Annual inflation in the 19-country eurozone sagged further below zero in September, bolstering expectations that the European Central Bank will add to its emergency stimulus efforts to cushion the impact of the pandemic on the economy
The consumer price index was down 0.3% in September, even lower than the minus 0.2% figure in August, according to official figures released Friday by the European Union statistics agency, Eurostat.
Excluding volatile food and fuel prices, inflation fell to 0.2% in September from 0.4% in August. The so-called core inflation figure is often considered the better measure of price movements in the economy as a whole.
Weak inflation can be a sign of economic weakness and is a major reason why analyst predict the ECB will add to its 1.35 trillion-euro ($1.6 trillion) program of regular bond purchases, which push newly printed money into the financial system. The purchases are intended to stabilize financial markets and keep credit flowing to businesses. The ECB's goal is to have annual inflation of just under 2%.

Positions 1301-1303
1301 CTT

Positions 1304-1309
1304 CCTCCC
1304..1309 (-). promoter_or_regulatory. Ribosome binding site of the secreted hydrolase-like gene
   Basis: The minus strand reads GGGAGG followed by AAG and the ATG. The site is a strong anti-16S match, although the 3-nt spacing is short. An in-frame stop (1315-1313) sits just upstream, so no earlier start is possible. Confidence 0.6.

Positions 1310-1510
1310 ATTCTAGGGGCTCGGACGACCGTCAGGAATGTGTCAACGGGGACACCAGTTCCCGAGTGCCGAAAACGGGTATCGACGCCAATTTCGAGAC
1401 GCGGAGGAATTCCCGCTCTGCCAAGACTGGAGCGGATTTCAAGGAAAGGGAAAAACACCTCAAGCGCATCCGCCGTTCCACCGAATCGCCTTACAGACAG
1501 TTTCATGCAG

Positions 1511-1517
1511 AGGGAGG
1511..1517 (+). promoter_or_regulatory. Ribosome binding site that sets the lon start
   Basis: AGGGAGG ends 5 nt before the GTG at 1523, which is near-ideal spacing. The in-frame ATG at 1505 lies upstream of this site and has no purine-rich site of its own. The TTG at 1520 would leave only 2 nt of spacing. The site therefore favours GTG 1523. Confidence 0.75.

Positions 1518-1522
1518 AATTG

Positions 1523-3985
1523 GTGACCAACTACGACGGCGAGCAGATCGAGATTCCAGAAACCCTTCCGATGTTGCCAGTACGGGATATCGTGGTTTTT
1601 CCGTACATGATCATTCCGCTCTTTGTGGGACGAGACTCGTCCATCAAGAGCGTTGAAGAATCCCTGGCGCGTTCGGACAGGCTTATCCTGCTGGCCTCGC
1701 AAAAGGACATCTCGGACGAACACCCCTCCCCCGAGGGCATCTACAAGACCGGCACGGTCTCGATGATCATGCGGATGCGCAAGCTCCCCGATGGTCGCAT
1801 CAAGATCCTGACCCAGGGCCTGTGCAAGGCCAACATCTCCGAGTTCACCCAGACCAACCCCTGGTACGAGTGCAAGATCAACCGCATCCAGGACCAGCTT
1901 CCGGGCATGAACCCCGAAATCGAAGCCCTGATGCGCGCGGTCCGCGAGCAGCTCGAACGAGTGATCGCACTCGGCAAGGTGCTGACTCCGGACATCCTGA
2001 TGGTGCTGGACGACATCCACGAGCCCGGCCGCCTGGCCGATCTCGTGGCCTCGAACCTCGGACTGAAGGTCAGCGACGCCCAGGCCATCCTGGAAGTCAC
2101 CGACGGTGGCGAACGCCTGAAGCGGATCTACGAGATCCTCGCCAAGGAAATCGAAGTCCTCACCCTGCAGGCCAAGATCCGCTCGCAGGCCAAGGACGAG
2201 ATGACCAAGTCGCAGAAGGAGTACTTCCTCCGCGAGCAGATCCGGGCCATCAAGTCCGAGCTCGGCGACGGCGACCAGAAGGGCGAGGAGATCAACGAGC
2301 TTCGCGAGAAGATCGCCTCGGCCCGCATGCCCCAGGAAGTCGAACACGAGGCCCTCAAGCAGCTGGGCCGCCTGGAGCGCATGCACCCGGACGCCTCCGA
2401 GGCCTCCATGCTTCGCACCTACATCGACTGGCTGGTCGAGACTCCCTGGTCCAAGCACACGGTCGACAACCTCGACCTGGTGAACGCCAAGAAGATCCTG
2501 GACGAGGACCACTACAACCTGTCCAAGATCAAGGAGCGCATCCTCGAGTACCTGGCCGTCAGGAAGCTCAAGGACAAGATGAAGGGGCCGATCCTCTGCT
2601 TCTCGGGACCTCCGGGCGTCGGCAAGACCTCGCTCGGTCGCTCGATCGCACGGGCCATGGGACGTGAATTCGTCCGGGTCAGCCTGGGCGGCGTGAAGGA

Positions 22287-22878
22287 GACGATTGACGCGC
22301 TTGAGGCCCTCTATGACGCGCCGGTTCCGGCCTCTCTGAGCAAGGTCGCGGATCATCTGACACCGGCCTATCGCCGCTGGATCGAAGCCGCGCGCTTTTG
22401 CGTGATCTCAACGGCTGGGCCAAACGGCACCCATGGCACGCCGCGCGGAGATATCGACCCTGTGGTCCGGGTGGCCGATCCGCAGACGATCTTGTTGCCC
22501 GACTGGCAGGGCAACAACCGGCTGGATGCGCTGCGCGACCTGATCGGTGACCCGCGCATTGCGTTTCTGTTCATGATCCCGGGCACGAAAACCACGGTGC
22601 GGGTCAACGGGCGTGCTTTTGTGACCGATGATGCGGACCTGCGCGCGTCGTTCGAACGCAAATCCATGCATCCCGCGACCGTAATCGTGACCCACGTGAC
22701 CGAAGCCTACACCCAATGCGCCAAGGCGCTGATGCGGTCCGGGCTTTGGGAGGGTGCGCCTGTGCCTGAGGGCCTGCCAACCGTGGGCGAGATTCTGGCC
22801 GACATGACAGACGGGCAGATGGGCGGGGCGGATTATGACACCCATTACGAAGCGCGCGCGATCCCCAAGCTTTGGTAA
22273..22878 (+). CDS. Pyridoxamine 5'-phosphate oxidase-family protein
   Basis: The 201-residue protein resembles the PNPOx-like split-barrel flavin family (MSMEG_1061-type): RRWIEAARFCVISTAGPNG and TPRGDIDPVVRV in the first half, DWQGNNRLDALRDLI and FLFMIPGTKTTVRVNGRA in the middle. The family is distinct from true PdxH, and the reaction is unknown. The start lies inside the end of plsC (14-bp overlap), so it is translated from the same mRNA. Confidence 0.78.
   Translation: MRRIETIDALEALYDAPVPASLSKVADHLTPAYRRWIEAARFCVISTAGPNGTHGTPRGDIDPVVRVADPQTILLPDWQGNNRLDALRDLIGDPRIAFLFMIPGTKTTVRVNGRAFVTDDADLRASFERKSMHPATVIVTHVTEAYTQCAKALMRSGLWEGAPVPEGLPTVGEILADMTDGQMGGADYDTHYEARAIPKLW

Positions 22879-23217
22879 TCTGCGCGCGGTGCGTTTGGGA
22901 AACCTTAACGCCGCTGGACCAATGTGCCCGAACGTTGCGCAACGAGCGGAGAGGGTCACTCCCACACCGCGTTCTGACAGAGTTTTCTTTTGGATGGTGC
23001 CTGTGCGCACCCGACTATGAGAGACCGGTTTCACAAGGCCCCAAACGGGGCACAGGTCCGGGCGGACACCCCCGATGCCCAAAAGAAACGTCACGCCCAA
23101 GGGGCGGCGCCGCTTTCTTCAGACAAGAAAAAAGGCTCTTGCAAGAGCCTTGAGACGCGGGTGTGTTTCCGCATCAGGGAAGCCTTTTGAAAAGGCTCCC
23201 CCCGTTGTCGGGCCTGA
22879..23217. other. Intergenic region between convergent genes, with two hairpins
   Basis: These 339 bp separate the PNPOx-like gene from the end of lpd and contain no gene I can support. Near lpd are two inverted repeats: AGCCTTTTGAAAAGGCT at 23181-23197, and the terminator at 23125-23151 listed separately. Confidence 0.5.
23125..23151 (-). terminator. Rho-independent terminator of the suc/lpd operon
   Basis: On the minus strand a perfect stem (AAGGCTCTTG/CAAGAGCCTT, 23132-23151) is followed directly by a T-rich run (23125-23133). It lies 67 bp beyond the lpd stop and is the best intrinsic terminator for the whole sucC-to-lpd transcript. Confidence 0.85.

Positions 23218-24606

While low inflation can benefit consumers up to a point, ongoing weak prices can be a sign of slack in the economy. Low inflation can also make it harder for indebted countries in the eurozone to improve their competitiveness compared with the other members of the currency bloc.
ECB head Christine Lagarde gave little indication that more stimulus was coming at the bank's Sept. 10 meeting. The bank's 25-member governing council next meets on Oct. 29 and Dec. 10, although it can enact new measures at any time.